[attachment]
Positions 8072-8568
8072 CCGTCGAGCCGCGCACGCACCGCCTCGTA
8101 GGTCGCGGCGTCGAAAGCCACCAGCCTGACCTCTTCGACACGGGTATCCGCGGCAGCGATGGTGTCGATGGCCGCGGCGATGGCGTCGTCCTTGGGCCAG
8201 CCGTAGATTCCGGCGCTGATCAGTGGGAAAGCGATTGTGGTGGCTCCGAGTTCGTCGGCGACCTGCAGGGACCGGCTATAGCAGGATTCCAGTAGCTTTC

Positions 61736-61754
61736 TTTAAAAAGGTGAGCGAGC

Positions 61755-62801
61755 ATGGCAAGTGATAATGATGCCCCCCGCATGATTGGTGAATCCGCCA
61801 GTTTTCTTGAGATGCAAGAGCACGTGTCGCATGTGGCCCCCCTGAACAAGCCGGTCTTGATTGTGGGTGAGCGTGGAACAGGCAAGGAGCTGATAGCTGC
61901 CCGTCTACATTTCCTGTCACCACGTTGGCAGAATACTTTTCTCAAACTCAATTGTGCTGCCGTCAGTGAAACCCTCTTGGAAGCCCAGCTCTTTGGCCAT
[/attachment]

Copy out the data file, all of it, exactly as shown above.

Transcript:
Positions 8072-8568
8072 CCGTCGAGCCGCGCACGCACCGCCTCGTA
8101 GGTCGCGGCGTCGAAAGCCACCAGCCTGACCTCTTCGACACGGGTATCCGCGGCAGCGATGGTGTCGATGGCCGCGGCGATGGCGTCGTCCTTGGGCCAG
8201 CCGTAGATTCCGGCGCTGATCAGTGGGAAAGCGATTGTGGTGGCTCCGAGTTCGTCGGCGACCTGCAGGGACCGGCTATAGCAGGATTCCAGTAGCTTTC

Positions 61736-61754
61736 TTTAAAAAGGTGAGCGAGC

Positions 61755-62801
61755 ATGGCAAGTGATAATGATGCCCCCCGCATGATTGGTGAATCCGCCA
61801 GTTTTCTTGAGATGCAAGAGCACGTGTCGCATGTGGCCCCCCTGAACAAGCCGGTCTTGATTGTGGGTGAGCGTGGAACAGGCAAGGAGCTGATAGCTGC
61901 CCGTCTACATTTCCTGTCACCACGTTGGCAGAATACTTTTCTCAAACTCAATTGTGCTGCCGTCAGTGAAACCCTCTTGGAAGCCCAGCTCTTTGGCCAT